Your wife, Ellen, is also your business partner. Any advice you’d offer to couples out there who may be considering a joint business concept?
MDP: Don’t do it! Just joking. Everyone says, “Don’t be in business with your friends,” but in fact I only want to do business with my friends, and I am lucky to own my business with my best friend. My advice if you are going to be in business with your friends is to make sure that you don’t have the same skill strengths. Really try to find someone that complements you where you are weak.
Opening in El Segundo must feel like life coming full-circle for you. Tell us a bit about your early years in the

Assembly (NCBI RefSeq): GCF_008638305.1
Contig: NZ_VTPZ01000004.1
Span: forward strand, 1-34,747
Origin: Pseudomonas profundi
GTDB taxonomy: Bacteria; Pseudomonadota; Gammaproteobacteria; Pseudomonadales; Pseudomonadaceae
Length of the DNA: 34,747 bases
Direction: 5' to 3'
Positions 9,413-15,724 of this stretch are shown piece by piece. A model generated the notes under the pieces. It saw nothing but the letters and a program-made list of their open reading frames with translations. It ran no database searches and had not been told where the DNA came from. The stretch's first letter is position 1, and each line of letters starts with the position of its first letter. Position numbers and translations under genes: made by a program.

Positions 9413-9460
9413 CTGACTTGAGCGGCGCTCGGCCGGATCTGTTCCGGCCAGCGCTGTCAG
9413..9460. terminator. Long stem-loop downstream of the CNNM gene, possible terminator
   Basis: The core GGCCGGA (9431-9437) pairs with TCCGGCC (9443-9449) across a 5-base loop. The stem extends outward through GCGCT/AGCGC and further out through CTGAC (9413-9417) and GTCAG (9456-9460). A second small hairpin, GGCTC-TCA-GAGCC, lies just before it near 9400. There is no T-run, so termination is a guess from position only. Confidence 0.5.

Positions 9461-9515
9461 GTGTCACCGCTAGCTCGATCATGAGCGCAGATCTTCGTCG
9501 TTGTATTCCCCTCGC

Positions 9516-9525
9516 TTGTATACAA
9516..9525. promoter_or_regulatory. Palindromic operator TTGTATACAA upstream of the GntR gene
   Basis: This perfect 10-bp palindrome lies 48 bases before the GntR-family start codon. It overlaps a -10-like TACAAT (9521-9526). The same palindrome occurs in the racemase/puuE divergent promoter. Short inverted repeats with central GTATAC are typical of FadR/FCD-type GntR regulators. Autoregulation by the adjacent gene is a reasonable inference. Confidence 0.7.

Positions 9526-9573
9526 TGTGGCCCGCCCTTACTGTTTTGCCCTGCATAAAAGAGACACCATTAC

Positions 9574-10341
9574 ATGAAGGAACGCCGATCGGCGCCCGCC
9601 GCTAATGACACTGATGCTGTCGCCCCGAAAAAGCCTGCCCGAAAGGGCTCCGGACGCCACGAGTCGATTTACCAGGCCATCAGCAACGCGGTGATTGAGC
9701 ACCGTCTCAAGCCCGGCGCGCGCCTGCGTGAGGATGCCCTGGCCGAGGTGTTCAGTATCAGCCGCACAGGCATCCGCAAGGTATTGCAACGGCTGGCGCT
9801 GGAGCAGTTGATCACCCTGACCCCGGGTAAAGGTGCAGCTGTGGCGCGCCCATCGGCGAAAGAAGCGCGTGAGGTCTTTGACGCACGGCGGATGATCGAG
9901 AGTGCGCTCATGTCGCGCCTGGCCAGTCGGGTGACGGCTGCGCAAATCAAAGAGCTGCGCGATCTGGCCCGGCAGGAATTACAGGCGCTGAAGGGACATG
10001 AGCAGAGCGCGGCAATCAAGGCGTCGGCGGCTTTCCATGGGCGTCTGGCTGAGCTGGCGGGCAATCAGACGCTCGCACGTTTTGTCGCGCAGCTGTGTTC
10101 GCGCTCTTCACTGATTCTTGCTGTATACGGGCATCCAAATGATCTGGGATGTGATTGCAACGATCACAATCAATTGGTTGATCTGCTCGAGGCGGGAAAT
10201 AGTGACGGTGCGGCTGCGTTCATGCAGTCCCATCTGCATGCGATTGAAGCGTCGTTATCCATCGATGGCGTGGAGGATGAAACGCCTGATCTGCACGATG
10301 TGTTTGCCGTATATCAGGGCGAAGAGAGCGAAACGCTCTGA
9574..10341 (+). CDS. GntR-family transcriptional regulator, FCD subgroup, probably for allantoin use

MDP: You can take the kid out of the South Bay, but not the South Bay out of the kid. I spent most of my 20s in Manhattan and Hermosa Beach. I am so grateful to Ron and Greg Newman for not just teaching me the restaurant business but for showing me the daily investment of love and passion that it takes to be successful at it. Ron and Greg are such students of the business—constantly listening to their guests and investing in their people and restaurants. I owe my career to both of them.
My partner and I founded Mendocino Farms to be a neighborhood gathering place, and the fact that I can come back to the community that I love and provide a place for the people I care about to come together over a good meal is beyond exciting for me! The greatest satisfaction will be to see my peers who were partying and drinking a Shark Attack bucket at Sharkeez 18 years ago now come into Mendo with their kids to grab sandwiches and let them play with the shark toys in the kids corner. Now that’s full circle!